|Publication number||USRE40437 E1|
|Application number||US 11/804,324|
|Publication date||Jul 15, 2008|
|Filing date||May 16, 2007|
|Priority date||Nov 23, 2004|
|Also published as||US7058477|
|Publication number||11804324, 804324, US RE40437 E1, US RE40437E1, US-E1-RE40437, USRE40437 E1, USRE40437E1|
|Original Assignee||Howard Rosen|
|Export Citation||BiBTeX, EndNote, RefMan|
|Patent Citations (12), Referenced by (35), Classifications (9), Legal Events (2)|
|External Links: USPTO, USPTO Assignment, Espacenet|
This invention relates to the art of thermostats and, more particularly, to a thermostat system incorporating a central control device receiving remote environmental sensing data from remote sensors.
Thermostats have been used for many years as a temperature sensitive switch which controls heating and/or cooling equipment for conditioning a space in which the thermostat, or a temperature sensor connected to the thermostat, is placed. In the well known manner, a simple thermostat can be adjusted to establish a temperature set point such that, when the temperature in the conditioned space reaches the set point, the thermostat interacts with the heating and/or/cooling equipment to take suitable action to heat or cool the conditioned space as may be appropriate for the season.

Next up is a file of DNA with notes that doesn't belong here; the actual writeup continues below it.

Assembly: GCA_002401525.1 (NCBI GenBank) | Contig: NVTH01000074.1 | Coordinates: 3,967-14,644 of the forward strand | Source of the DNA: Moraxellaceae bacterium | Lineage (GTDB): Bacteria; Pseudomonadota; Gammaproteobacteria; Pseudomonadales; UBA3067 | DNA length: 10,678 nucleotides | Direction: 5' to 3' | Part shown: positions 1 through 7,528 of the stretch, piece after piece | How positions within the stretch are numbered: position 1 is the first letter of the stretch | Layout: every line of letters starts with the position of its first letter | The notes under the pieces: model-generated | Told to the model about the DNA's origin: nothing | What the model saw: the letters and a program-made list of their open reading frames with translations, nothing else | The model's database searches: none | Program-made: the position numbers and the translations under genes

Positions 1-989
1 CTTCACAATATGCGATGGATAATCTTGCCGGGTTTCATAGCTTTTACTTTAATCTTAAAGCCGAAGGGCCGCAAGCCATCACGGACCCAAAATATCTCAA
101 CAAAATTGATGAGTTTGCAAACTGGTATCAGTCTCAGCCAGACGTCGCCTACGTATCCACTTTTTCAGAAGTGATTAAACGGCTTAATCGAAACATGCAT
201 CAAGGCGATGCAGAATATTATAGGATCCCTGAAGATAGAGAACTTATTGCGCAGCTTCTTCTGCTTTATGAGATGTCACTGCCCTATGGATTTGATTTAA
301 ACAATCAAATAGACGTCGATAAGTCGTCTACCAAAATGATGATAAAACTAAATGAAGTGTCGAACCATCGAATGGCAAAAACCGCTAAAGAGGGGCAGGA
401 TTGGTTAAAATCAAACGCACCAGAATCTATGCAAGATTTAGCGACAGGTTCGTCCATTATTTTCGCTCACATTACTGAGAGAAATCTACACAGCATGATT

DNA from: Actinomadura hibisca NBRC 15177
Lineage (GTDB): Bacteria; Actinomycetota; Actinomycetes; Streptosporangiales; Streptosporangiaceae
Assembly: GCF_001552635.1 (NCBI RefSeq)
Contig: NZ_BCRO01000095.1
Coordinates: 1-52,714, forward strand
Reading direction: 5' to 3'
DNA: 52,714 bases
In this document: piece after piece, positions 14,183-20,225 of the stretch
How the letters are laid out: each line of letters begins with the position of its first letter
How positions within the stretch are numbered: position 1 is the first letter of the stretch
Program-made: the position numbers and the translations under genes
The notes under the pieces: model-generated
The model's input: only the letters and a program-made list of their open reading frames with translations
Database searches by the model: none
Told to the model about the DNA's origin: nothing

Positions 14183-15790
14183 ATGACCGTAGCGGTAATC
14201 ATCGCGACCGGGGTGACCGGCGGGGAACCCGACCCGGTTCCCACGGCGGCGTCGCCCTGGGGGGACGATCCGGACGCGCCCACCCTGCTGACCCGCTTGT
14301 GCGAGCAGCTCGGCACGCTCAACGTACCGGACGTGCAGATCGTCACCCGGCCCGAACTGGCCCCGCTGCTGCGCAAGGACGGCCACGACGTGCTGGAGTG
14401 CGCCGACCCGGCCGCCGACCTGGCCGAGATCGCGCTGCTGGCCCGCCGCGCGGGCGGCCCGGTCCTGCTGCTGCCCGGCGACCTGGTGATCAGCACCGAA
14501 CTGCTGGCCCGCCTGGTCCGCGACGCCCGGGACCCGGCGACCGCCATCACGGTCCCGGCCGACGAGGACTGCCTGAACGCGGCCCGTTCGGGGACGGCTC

Modern thermostat systems, which take advantage of the ongoing rapid advances in electronic technology and circuit integration, have many features which provide more precise supervision of the heating and/or cooling equipment to achieve more economical and more comfortable management of the temperature of a conditioned space. Many modern thermostat systems include a real time clock, a memory and a data processor to run a process control program stored in the memory to accurately measure the temperature of a temperature sensor disposed in the conditioned space and to send control signals to the heating and/or cooling equipment to closely control the temperature of the conditioned space. Modern thermostat systems permit anticipating and minimizing hysterisis or overshoot of the temperature in the conditioned space. In addition, the program can specify different set points at different times of the day and week and may also include a “vacation” mode which employs different set points when the conditioned space is not occupied for an extended period.